When Ben Cohen and Jerry Greenfield got into the ice cream business in 1978, one of the ways they chose to differentiate was by adding lots of inclusions to their frozen treats. Cohen, who has severe anosmia – the inability to smell or taste – was vested in selecting ingredients he could appreciate in foods. These were inclusions that contribute to appearance, mouthfeel and texture. These are some of the same reasons meat, poultry and plant-based processors are getting creative with adding extras to everything from nuggets to sausage.
In the protein space, many such inclusions also contribute to the nutrition profile of the product. When fruits or vegetables are added, for example, they bring moisture to the product, allowing for a reduction in fat. Grains and legumes contribute fiber and plant-based protein.
Freezer versus fridge
Much like Cohen and Greenfield (Ben & Jerry) viewed ice cream base as a carrier for goodies, meat processors might consider ground products as a culinary blank canvas. Maintaining piece integrity from production to plate is a priority. One of the best ways to do this is to freeze product.
That’s what brothers Scott and Brad Filbrandt, second-generation owners of Bob’s Meat, South Haven, Mich., do with their hand-made brats. Varieties include dill pickle, mac and cheese, and blueberry.
The latter uses locally harvested fruit that has been dried, as South Haven ranks as one of nation’s largest growers. The dried blueberries can also be found in the brothers’ breakfast pork links.
One of the company’s more complex items is the mac and cheese brat. It includes visible par-cooked elbow pasta and diced cheese. For extra cheesiness, cheese powder is added to the ground meat mixture prior to encasement. Another specialty is the gouda portabella ancho smoked pork sausage.
The Meat Lodge, Sioux Falls, SD, also relies on freezing to keep its inclusion-infused products at peak quality. The company offers specialties such as pizza brat patties, which include diced cheese, and a Philly-style skinless brat with diced cheese, bell peppers and onions.
The company uses pasteurized process cheese designed to have a controlled, creamy melt with no separation or stringiness. Ingredient suppliers offer a range of restricted-melt process cheeses and no- and low-melt natural cheeses, such as feta, halloumi, queso blanco and paneer, for use in meat products. These cheeses get creamier when heated, rather than oozing and losing form the way cheddar, mozzarella and Swiss do when added to meat products. Current clean-label trends are driving the use of natural cheese, as it is minimally processed and typically contributes very simple ingredients to the final product, e.g., milk, salt, culture and enzyme.
Seeing more fruits and veggies
While cheese is one of the most common inclusions in meat products, and not just sausages – think Cordon bleu – it’s fruits and vegetables that have been gaining traction in recent years. And when such ingredients are added, and especially if in significant quantities, these meat products are touted for their plant-based components and are often referred to as blends.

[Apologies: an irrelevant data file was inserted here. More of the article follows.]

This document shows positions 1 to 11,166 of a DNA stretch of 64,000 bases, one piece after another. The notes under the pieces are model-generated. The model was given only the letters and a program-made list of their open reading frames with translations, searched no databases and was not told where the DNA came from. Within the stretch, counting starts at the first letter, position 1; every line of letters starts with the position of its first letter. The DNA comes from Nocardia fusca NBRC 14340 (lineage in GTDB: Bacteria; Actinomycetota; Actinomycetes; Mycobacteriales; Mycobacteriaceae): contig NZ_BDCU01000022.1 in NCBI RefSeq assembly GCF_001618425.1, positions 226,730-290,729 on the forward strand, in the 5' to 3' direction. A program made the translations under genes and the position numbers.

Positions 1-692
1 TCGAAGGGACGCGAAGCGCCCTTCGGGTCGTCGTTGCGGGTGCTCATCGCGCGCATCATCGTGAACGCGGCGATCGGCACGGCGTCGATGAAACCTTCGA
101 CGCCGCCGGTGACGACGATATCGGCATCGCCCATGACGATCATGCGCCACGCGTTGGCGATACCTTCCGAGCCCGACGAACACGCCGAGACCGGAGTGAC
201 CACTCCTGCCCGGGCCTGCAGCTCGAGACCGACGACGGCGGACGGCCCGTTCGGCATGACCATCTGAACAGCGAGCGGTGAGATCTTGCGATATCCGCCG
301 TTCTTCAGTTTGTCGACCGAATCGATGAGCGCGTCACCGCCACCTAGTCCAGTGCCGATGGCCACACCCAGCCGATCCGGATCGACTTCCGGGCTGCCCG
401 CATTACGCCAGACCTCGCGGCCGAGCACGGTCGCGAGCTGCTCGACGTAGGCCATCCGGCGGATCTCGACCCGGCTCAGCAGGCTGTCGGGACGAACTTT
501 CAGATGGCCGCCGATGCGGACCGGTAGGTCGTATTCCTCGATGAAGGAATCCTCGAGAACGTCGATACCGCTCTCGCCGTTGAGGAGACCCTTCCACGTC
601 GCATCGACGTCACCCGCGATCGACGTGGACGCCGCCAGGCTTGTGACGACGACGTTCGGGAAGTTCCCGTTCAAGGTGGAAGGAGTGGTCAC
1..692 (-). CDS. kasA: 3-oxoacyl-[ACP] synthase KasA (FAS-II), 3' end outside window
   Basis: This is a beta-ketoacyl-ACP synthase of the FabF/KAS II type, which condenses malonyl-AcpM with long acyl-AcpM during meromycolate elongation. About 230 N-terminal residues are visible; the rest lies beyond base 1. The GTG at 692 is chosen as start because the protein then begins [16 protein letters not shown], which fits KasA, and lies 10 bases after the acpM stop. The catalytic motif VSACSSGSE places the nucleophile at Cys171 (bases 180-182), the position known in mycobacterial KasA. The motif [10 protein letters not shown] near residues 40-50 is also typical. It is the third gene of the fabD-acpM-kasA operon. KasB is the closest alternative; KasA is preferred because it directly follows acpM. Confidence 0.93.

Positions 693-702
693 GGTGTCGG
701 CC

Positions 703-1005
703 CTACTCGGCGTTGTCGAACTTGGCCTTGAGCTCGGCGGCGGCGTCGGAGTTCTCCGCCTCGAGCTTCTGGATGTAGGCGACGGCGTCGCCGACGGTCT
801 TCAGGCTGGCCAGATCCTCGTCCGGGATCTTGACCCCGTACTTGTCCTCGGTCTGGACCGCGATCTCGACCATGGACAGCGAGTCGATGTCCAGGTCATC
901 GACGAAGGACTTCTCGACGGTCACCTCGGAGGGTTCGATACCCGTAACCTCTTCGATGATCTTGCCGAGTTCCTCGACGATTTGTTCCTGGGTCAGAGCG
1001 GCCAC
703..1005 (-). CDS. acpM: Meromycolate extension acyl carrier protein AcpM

Seemore Meats & Veggies, Brooklyn, NY, a vegetable-forward meat company, makes sausages that combine fresh vegetables (up to 35% per link) with responsibly raised meat. The company launched in early 2020 with four varieties: Broccoli Melt (pork, broccolini, spicy pepperoncini, garlic and Monterey Jack cheese), Bubbe’s Chicken Soup (chicken, carrots, celery, garlic, parsley and dill), La Dolce Beet (pork, beets, garlic and fennel seed) and Loaded Baked Potato (pork, potatoes, sharp cheddar cheese, bacon and chives). Since then, Cara Nicoletti, founder and a fourth-generation butcher, has been adding new varieties as the business thrives.
Chicken Parm, for example, is made with humanely raised chicken, roasted tomatoes, basil, cheese and toasted breadcrumbs. The newest flavor, Chicken Chile Verde, is an American spin on chorizo that contains ample poblano peppers, spicy green chilis like jalapeno and serrano, fresh cilantro and garlic. While it comes in the same link format as other varieties, the company encourages crumbling the meat and cooking it up for use in tacos or anywhere you would add chorizo.
Nicoletti grew up in the meat industry and for the past decade worked at perfecting the art and science of mixing vegetables into sausages. She named the company after her grandfather, Seymour Salett, a retired butcher. The company name is also a nod to Nicoletti’s promise of transparency in everything, from production to ingredients. She wants customers to “see more” veggies in her products.
While inclusions may appear as a simple, easy way to create line extensions or limited-time offerings, not all inclusions are created equal, nor are the meat matrices. One key variable is the pH of the ingredient and the meat system. Changes in acidity impact color, taste and succulence. Succulence is related to fat and moisture retention. Too much purge during cooking will dry out the meat, and depending on the inclusion, it may dry and get chewy, or it may turn into mush.
That’s why moisture content of the meat matrix and the inclusions is an important consideration. If there’s too much difference, moisture movement – inclusion to meat matrix or meat matrix to inclusion – may occur. Too much movement in either direction results in product breakdown. Fruits, vegetables and cheeses all have varying moisture levels that may impact the stability and cohesion of the system.